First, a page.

President Jacob Zuma on Thursday extended his “heartfelt condolences” to the family of Phillip Ata Kgosana, the Pan-Africanist Congress (PAC) stalwart who led a march of more than 30 000 anti-pass protesters to the apartheid Parliament in the 1960’s.
Kgosana, 80, a former Tshwane metropolitan councillor, passed away at the Acacia Private Hospital, in Pretoria on Wednesday after a short illness.
“We are deeply saddened by the passing of this former freedom fighter who dedicated his life to the liberation of the people of South Africa. We wish to convey our deepest condolences to the Kgosana family and his political home, the Pan Africanist Congress. May his soul rest in peace,” said Zuma.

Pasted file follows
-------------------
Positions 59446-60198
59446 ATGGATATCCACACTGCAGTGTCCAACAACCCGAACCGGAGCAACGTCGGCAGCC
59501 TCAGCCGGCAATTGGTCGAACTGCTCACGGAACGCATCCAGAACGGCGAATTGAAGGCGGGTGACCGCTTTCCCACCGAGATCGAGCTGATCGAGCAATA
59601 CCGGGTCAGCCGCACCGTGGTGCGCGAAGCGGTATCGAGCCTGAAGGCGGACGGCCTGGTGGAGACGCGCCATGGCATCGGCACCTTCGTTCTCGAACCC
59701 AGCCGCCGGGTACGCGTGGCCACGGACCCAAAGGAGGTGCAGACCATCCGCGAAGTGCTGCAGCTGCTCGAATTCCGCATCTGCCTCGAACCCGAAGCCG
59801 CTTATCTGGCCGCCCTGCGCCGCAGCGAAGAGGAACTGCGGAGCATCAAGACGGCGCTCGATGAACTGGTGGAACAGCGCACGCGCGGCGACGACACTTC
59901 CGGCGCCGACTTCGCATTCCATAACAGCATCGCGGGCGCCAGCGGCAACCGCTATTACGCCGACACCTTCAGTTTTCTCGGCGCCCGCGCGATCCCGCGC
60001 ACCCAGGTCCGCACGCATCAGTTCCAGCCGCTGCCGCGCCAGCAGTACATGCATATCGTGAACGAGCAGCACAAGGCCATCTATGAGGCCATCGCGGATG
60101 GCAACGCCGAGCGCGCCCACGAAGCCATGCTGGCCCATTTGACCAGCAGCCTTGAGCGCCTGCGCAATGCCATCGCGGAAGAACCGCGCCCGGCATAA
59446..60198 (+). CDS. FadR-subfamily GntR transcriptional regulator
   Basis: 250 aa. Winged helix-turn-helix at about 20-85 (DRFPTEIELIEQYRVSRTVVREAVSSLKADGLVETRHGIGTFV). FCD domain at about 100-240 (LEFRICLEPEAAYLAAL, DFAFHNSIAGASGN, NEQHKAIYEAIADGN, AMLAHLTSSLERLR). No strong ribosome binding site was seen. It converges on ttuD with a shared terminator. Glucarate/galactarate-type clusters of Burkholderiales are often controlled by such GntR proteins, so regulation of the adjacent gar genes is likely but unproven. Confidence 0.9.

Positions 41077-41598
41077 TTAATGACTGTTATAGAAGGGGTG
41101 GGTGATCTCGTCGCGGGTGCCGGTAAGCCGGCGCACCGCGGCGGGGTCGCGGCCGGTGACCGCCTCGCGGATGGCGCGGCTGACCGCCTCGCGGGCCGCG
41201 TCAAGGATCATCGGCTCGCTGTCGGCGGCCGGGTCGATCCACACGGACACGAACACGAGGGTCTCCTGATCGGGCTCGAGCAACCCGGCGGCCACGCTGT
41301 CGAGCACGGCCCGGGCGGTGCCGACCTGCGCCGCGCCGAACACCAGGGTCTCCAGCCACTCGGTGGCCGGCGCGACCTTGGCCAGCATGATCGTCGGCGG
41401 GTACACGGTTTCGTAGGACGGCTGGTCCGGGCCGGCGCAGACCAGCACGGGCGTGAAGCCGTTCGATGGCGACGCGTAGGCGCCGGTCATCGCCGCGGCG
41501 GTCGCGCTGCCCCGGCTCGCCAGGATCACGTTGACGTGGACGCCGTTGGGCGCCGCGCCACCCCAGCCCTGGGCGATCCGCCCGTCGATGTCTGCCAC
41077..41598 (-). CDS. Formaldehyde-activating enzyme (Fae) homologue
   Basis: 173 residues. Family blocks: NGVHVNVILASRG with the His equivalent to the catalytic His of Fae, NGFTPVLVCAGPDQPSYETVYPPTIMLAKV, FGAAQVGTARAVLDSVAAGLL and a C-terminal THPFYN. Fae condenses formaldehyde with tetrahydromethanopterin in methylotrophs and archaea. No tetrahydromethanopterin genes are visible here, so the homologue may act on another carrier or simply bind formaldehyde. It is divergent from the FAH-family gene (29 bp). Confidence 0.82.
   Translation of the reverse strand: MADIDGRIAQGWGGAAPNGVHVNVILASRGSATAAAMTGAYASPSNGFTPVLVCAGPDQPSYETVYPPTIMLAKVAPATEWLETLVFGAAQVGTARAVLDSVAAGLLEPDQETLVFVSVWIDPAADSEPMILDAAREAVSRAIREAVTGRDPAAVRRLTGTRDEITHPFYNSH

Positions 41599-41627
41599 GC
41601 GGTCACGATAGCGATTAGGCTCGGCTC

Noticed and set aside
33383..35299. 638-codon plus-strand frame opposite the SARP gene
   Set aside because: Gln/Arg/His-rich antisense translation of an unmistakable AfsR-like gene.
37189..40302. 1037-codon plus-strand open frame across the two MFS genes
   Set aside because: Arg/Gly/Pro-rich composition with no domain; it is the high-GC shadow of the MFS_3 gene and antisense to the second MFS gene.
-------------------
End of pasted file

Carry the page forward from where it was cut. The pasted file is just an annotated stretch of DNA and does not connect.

The PAC said the Kgosana had been entrusted with “the big task” of leading more than 100 000 protesters in the march from Langa. It had been organised by the PAC under the leadership of Robert Mangaliso Sobukwe.
The march was said to be the biggest during the struggle in South Africa.
PAC spokesperson, Kenneth Mokgatlhe, said: “Ntate Kgosana does not need an introduction, but he is known to both his friends and foes by his initials.”
Kgosana was elected as regional secretary of the Cape when he was but a student at the University of Cape Town.
While on bail he fled South Africa in 1960 to Ethiopia where he continued his studies and graduated with his degree in commerce and thereafter in 1972 worked for the world body, United Nations as a Programme Development Officer.
Kgosana was a PAC national organiser after 1994.
“He devoted his entire life to the struggle of this country. His cause changed and shaped the entire cause of history. He was also a celebrated farmer who understood the significance of the land,” said Mokgatlhe.
Kgosana is survived by his wife, Alice Kgosana, three sons and two daughters.
Details of the memorial and funeral services have not yet been finalised.